Institute for Health Transformation: 'Mental health and climate change'
Have you ever felt stressed, hopeless or worried about the future when you think of climate change? You are not alone! The impacts of climate change on mental health have not been explored as much as other health impacts. But a series of recent journal articles out of Deakin University in Australia is showing that young people (18-24 years) in particular are vulnerable to climate anxiety and related mental health problems. Hasini Gunasiri blogs about her team's published research in this area, and how to support young people's mental health.
Deakin Institute for Health Transformation blog: “Understanding young people experiencing climate anxiety”
Photo by Zac Durant on Unsplash
The United Nations General Assembly has voted overwhelmingly to declare the ability to live in “a clean, healthy and sustainable environment” a universal human right. As reported here, it also called on countries, companies and international organisations to scale up efforts to turn that into reality.
US President Joe Biden signed the oddly-named Inflation Reduction Act into law last month, enacting the largest and most consequential US climate legislation to date. Analysis of the omnibus bill shared by the Global Climate and Health Alliance (GCHA) found that it could save up to 3,900 lives in 2030 through lower particulate emissions. However, the law will also drive new oil and gas drilling in national parks and it isn't enough to meet the country's Nationally Determined Contribution under the Paris Agreement.
The Global Climate and Health Alliance is also calling on health professionals and organisations to support the Fossil Fuel Non-Proliferation Treaty Initiative. Like the Framework Convention on Tobacco Control, this proposed Treaty aims to be an evidence-based international agreement to control a category of substances well-known to be harmful to human health. GCHA's goal is to gather as many supporting signatures as possible by early September. OraTaiao has signed and we encourage you to do likewise as individual signatories.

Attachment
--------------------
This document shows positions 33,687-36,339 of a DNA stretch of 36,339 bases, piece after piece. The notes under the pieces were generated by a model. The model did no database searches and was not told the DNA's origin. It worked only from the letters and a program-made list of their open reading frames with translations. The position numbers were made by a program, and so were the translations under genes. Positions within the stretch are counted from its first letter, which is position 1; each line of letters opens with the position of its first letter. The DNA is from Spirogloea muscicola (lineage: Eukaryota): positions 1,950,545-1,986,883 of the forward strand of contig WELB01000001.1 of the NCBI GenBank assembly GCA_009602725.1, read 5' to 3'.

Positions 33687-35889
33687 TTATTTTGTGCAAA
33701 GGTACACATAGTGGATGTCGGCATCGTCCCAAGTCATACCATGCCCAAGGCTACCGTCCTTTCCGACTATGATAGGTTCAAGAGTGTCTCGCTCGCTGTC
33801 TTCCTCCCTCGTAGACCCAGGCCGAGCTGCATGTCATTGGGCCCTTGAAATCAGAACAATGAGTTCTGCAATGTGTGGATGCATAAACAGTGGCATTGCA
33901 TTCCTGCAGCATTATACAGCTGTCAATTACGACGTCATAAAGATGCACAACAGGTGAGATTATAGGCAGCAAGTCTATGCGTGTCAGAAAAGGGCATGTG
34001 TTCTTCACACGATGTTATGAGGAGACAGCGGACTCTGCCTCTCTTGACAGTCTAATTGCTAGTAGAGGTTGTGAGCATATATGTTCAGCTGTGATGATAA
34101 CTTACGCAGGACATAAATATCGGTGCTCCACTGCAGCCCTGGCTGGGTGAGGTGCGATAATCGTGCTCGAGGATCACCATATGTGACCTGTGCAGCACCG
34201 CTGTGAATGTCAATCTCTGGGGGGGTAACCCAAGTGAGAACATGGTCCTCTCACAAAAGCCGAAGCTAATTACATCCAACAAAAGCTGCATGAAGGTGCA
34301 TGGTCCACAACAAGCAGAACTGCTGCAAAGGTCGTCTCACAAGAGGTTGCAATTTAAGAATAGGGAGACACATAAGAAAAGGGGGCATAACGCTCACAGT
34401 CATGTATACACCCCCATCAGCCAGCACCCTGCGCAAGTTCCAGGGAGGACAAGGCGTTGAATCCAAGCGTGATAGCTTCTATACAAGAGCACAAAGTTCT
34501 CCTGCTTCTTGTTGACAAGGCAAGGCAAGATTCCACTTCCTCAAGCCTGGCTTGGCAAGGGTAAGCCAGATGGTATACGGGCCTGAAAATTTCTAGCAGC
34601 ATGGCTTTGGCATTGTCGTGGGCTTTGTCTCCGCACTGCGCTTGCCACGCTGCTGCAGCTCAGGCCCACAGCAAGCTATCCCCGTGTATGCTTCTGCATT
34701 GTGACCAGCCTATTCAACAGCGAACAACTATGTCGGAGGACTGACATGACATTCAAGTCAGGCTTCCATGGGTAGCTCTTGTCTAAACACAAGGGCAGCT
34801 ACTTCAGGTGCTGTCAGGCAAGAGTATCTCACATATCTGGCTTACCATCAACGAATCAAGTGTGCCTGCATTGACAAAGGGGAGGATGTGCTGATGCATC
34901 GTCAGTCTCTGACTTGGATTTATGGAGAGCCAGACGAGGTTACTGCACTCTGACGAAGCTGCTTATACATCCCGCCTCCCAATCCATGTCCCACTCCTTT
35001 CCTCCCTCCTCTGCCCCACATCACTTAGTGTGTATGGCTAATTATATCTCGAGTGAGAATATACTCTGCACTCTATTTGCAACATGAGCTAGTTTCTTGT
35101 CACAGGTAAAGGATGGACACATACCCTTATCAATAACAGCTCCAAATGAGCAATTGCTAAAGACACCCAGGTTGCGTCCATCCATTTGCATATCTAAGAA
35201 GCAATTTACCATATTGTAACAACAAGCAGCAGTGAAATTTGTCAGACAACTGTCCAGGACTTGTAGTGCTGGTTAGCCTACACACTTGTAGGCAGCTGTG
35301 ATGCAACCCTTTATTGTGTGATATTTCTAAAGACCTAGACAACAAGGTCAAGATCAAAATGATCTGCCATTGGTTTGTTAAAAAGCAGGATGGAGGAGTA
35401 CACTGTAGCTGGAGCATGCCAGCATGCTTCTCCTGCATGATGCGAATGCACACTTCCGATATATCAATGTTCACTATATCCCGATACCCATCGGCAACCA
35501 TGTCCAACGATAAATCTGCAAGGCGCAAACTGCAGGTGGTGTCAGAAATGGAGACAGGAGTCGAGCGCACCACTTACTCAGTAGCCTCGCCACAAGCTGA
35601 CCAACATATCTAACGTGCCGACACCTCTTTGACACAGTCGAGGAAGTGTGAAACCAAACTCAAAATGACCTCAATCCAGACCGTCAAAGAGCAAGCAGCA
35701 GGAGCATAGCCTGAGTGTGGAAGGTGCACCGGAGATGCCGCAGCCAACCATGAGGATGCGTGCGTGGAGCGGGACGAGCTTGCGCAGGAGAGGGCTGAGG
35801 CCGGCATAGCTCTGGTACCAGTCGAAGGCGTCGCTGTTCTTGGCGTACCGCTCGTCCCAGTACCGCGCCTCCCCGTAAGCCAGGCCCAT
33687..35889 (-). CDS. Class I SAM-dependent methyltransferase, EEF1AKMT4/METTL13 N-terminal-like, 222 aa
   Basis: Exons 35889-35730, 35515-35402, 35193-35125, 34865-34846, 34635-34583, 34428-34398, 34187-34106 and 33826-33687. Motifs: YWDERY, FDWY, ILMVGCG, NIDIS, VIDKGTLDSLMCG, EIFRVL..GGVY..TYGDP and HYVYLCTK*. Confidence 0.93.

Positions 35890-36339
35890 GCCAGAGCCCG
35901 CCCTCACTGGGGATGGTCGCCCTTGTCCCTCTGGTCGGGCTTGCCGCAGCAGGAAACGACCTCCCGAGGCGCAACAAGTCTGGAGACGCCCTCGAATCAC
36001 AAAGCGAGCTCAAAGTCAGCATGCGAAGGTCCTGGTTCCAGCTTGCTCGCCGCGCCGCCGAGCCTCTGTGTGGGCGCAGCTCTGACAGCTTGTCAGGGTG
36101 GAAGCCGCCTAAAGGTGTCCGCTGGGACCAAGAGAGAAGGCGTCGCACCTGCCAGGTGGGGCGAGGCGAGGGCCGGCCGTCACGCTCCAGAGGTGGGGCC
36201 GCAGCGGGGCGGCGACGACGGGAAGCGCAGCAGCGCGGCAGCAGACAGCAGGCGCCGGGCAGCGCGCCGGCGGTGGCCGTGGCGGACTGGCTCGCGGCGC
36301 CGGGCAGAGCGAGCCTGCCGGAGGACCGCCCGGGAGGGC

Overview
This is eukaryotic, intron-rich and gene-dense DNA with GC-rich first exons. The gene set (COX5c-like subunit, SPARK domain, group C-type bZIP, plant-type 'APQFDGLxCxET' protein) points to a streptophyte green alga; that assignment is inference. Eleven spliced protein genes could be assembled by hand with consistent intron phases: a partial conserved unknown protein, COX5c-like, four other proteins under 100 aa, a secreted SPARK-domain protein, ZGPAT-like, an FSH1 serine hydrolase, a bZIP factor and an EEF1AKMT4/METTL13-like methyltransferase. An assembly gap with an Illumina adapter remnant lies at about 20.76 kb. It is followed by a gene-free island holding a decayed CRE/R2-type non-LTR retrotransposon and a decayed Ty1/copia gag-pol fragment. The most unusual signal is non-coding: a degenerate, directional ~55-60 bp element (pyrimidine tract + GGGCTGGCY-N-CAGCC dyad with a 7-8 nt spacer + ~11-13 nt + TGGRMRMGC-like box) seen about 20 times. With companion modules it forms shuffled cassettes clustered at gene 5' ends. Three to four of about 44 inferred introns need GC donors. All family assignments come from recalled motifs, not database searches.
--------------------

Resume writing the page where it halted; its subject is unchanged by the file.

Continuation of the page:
4. Good news, interesting links, books
CAHA is having healthy conversations
The Climate and Health Alliance (CAHA), an Australia-based network of health professionals and organisations (including OraTaiao), has begun a series of monthly “Healthy Conversation” webinars. The third in the series, on Becoming a sustainable healthcare champion, was held on 30 August and featured clinical and non-clinical leaders at different levels of the health system in Australia. A recording is available to watch here.
The next webinar on 19 September will illustrate the effective community-led solutions that are being implemented by Aboriginal and Torres Strait Islander people. Then on 7 October, CAHA is co-hosting a day-long forum, “Greening the healthcare sector.” Tickets for the forum are available to members of OraTaiao at the discounted price of AUD$40. For more information and to register for these events, go here for “Healthy conversation” and here for the forum.
'Feeding the world without devouring the planet'
“Campaigners, chefs and food writers rail against 'intensive farming'. But the problem isn't the adjective. It's the noun.” So begins the blurb for Regenesis, a new book by Guardian columnist and environmental campaigner George Monbiot. All around the world, industrial food systems are not only accelerating climate change, they're also wiping out habitats, contaminating waterways and polluting oceans, while failing to support healthy diets and leaving millions unfed. But as the subtitle of the book implies, there is another way. We are capable of “feeding the world without devouring the planet.” For a taste of Monbiot's recipe for change, here's a review of the book:
The Conversation: “Our current methods of food production are unsustainable”
Regenesis by George Monbiot
Auckland Climate Festival
Kicking off on 1 October, the Auckland Climate Festival is returning for a second year, aiming to bring the city together to accelerate climate action and secure a safe and just future for all. The organisers have chosen a theme, “Ancestor, Me”, to encourage people to think deeply about our place in the world, take us out of short term thinking, and place us in a greater story. They have produced an initial programme of events (available here), while inviting groups to add events of their own. OraTaiao is hoping to be on the list!
This newsletter was written by Grant Brookes.
OraTaiao: New Zealand Climate and Health Council